Jason Shilling Kendall: Citizen Astronomer

William Paterson University
Amateur Astronomers Association of New York

Close Call with Asteroid 2012 DA14!


On Thursday, the Earth is in for a near miss. An asteroid half the size of a football field will pass by us with no danger to Earth. However, since it's passing very close to the Earth, we want to know more about this solar system neighbor. Asteroid 2012 DA14 might not have the flashiest or best name, but it's the "rock star" of the moment. It'll come within 17,000 miles of Earth on Friday, February 15 at about 3:00 pm Eastern Time. So, it's very tough to see from anywhere in the USA. In fact, by the time it's dark in the US, the asteroid will have moved away so far that only a large telescope will be able to see it. By large, I mean a telescope with at least a 12 or 15 inch diameter. That's not the kind of thing you can run out to the store and buy off the shelf. So, only people in Europe and Asia and Australia will be able to see it with a small telescope.

Are we in danger from it? In a word: no. It will pass close, about 17000 miles from the Earth, but that's far enough to call it a miss. And it doesn't have jets or an Evil Overlord that wants to shove it our way. In fact, lots of asteroids like these are out there, and they all miss the Earth all the time, because they never get this close.

What if it did hit? This rock, if it were to hit Earth, would create a big explosion and crater and would devastate a small city, if it hit one. If it landed on water, it would create a huge tsunami. But we do not have to worry about this at all. I'm glad that's not happening! I'd rather talk about good news!

Why did it come so close? Well, first, everything in the solar system orbits the Sun, going in the same way (counter-clockwise as seen from above), and the asteroids are no different. But not everything goes in circles. So, their paths cross. It's like watching a NASCAR race. They all go around the track, but they pass and dodge each other, and if the drivers didn't actively drive out of the way, the cars would hit each other. It's kind of hard to steer a planet, so things just gotta go the way they go, and sometimes they get really close.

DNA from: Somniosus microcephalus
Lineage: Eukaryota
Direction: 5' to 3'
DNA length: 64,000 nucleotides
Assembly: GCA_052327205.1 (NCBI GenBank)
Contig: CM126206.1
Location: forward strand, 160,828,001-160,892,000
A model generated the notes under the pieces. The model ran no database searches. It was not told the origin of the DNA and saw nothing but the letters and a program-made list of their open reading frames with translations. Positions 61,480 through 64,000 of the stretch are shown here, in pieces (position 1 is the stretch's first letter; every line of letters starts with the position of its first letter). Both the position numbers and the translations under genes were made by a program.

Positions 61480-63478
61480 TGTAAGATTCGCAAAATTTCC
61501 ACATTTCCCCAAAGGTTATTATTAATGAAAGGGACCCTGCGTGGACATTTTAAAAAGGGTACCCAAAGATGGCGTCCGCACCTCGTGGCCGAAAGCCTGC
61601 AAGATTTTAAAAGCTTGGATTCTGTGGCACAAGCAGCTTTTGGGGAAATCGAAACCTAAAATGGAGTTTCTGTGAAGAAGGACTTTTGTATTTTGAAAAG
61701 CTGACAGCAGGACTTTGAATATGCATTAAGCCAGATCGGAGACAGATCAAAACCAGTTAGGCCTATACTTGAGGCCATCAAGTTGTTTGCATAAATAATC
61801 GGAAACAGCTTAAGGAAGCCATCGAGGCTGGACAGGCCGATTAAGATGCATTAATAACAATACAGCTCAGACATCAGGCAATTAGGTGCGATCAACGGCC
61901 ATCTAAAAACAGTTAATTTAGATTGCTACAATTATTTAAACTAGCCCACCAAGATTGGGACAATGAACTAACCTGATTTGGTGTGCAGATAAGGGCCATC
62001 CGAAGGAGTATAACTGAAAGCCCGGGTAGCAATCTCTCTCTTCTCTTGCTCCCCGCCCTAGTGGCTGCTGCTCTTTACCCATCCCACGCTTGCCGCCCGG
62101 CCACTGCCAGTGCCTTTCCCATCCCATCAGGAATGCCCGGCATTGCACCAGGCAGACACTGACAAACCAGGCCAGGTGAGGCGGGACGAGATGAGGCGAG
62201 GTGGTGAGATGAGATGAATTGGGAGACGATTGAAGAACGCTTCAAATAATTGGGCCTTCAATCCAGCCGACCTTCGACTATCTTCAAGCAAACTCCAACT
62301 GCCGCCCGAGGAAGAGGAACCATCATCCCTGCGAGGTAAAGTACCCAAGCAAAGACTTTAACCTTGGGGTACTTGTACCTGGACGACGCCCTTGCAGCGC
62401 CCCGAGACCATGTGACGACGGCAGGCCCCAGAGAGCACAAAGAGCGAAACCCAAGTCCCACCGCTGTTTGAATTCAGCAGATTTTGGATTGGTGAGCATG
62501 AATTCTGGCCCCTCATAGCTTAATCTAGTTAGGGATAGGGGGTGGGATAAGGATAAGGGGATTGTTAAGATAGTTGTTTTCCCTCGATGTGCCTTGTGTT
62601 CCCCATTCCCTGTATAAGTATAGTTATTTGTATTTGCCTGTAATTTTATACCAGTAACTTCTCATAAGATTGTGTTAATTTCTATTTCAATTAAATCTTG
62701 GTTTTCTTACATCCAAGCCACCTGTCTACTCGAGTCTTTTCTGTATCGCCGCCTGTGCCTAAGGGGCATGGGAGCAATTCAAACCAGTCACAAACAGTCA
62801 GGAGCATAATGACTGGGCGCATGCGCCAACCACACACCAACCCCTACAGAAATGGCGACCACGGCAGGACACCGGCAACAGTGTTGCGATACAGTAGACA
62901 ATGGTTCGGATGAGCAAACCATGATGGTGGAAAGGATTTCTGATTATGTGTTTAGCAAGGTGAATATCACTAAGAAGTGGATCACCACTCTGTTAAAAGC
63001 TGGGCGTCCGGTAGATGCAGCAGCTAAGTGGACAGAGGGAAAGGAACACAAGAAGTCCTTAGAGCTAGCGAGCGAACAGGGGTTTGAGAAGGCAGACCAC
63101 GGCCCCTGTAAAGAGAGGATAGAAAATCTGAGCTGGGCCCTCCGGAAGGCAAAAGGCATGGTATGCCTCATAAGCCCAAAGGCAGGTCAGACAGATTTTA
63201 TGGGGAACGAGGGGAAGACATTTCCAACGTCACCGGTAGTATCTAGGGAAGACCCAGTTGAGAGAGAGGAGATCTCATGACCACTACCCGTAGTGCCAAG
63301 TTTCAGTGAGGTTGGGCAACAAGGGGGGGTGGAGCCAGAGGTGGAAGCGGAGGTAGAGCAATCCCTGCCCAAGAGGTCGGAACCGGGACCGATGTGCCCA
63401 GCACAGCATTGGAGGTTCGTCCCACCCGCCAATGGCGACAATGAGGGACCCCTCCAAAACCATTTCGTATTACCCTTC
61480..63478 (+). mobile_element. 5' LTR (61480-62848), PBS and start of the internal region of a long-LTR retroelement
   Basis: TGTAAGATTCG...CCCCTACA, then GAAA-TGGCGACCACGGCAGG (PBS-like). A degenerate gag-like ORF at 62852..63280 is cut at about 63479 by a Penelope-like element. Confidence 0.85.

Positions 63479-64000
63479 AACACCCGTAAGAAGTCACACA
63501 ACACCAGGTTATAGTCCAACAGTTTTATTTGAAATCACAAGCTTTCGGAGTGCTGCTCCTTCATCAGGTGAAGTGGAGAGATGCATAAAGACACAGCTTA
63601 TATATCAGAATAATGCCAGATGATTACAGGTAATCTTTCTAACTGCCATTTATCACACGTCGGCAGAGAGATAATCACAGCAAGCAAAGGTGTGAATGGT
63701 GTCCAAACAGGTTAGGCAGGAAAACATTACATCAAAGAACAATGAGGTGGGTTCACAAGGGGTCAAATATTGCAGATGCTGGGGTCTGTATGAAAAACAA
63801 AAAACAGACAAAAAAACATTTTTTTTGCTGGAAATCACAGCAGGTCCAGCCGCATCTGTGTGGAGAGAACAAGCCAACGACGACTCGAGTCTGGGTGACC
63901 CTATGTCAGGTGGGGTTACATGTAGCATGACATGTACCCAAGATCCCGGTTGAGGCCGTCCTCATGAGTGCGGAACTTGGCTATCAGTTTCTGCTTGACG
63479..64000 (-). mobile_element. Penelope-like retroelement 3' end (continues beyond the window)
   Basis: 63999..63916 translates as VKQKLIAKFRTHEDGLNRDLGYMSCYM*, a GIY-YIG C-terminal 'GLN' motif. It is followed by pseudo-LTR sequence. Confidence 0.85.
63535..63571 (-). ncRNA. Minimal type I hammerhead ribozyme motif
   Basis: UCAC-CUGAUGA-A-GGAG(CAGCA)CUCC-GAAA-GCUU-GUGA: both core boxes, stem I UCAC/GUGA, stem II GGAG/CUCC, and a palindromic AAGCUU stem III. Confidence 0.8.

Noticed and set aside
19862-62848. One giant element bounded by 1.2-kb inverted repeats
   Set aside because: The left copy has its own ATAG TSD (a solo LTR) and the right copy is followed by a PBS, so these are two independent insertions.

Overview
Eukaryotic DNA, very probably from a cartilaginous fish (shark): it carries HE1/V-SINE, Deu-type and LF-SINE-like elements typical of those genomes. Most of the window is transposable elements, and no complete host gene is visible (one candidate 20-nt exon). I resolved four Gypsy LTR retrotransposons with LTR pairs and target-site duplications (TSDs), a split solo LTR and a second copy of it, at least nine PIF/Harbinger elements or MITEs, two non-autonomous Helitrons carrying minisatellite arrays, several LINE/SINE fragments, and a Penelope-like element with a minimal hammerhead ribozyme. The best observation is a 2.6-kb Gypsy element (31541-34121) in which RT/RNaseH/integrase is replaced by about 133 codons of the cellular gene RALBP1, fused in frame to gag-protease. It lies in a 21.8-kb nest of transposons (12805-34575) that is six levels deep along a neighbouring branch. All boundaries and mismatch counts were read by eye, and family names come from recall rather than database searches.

The vast majority of all the asteroids live in the Asteroid Belt between Mars and Jupiter. It's like downtown Asteroidville. Jupiter, King of the Planets, occasionally bumps some of the asteroids from their happy home in the Asteroid Belt, and then they make a long trek around the Solar System. We know of about 40,000 asteroids in the belt, and can track about 3000 of them. They are staying out there quite happily. But there are a lot of Earth-Crossing asteroids that might one day hit Earth.

Are there other asteroids that pose a threat? Will we be hit soon? NASA's Near Earth Object program (NEO) is looking for them. In addition, there are lots of backyard astronomers who like hunting for them too. In fact, many asteroids are found by backyard astronomers. NASA then keeps track of them. The good thing is that space is REALLY BIG. The chance that any one asteroid to hit us is REALLY SMALL. Imagine going out to your high-school's football field and putting a single grain of sand somewhere on that football field. Now imagine going outside with a blindfold onto that field, walking out there, reaching down and picking up just that one grain of sand. That's the chance of an asteroid hitting Earth. But the Solar System is old, and there's a lot of asteroids, so eventually one will hit the Earth.

We keep track of asteroids not just to make sure they don't hit us, but also, one day we might want to mine them for resources like platinum and iridium. One big iron asteroid could make a lot of computer parts, and there are companies that are starting up today that will try to do just that in a decade or so. Also, we can study asteroids to learn more about the solar system's history. The Dawn Mission just finished orbiting the second largest asteroid Vesta, and is on to Ceres. We've learned a lot by looking up close for the first time at such an ancient world. In fact, all asteroids pretty much are like time capsules from the when the Sun and Earth and all the other planets are forming. If we could get samples, then we would know even more. (But we do, and they're called meteorites!)

William Paterson University Department of Physics American Astronomical Society Amateur Astronomers Association of New York Astronomical Society of the Pacific